The attack begins with the scammer making several calls pretending to be from the company’s IT department for example. The scammer will pretend the reason for the call is related to an error that needs to be fixed, like access to the company’s VPN as an example. The goal is to either get the employee to divulge their credentials over the phone or via a fake login page set up by the attackers. The use of a fake login page can be incredibly hard to spot as they are well crafted to be as authentic-looking as possible. Further, the inclusion of a web site or login page adds another layer of legitimacy as often individuals are advised to never give important information to someone over the phone. Further, the scammers included sections on the login page to capture two-factor authentication or one-time pin information.
Bad Year for GoDaddy Security
Three major incidents in one year will definitely lead to the media and public asking some tough questions about GoDaddy. However, rather than pointing the finger solely at the company, they do share a fair amount of the responsibility that is for sure, but it might be wiser to educate users and employees as to the threat they face by vishing scammers. In a joint alert issued by the Federal Bureau of Investigation (FBI) and Cybersecurity and Infrastructure Security Agency (CISA), the threat posed has been greatly illuminated upon as well as the measures that can be adopted to not fall victim to such a scam. These mitigation strategies include:
- Restrict VPN connections to managed devices only, using mechanisms like hardware checks or installed certificates, so user input alone is not enough to access the corporate VPN.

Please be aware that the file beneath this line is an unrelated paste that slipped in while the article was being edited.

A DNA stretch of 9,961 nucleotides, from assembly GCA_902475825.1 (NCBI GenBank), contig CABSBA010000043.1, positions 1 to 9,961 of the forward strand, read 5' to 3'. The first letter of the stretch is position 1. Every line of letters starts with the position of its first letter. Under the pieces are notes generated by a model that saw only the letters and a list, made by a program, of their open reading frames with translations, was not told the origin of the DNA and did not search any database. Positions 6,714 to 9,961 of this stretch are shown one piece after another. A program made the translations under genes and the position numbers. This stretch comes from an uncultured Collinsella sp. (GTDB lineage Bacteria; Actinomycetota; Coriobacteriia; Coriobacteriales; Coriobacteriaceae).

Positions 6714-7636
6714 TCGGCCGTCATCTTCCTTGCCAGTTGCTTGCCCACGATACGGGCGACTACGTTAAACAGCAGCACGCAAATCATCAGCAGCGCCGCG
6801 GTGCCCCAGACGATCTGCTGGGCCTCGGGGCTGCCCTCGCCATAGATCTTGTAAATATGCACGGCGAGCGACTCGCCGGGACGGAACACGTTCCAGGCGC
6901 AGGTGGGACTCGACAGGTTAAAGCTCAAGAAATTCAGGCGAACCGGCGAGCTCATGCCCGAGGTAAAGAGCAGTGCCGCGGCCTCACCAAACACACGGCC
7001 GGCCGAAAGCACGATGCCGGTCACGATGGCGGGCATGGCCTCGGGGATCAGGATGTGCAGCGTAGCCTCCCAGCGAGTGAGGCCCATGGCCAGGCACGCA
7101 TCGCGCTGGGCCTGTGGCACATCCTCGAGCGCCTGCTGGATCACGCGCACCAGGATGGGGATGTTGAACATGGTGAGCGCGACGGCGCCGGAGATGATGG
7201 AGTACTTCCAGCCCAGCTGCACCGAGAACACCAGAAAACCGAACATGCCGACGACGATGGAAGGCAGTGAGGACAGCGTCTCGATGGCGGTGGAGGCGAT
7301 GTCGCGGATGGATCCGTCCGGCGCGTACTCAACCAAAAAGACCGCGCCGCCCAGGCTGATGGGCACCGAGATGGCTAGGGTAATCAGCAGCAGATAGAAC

- Restrict VPN access hours, where applicable, to mitigate access outside of allowed times.
- Employ domain monitoring to track the creation of, or changes to, corporate, brand-name domains.
- Actively scan and monitor web applications for unauthorized access, modification, and anomalous activities.
- Employ the principle of least privilege and implement software restriction policies or other controls; monitor authorized user accesses and usage.
- Consider using a formalized authentication process for employee-to-employee communications made over the public telephone network where a second factor is used to authenticate the phone call before sensitive information can be discussed.
- Improve 2FA and OTP messaging to reduce confusion about employee authentication attempts.
It is hoped that GoDaddy does improve its employee education and general security policy to prevent further vishing attacks from negatively impacting their customers. It is becoming ever more apparent that cybersecurity is a shared responsibility and education may be the best defense against falling victim to scammers and hackers.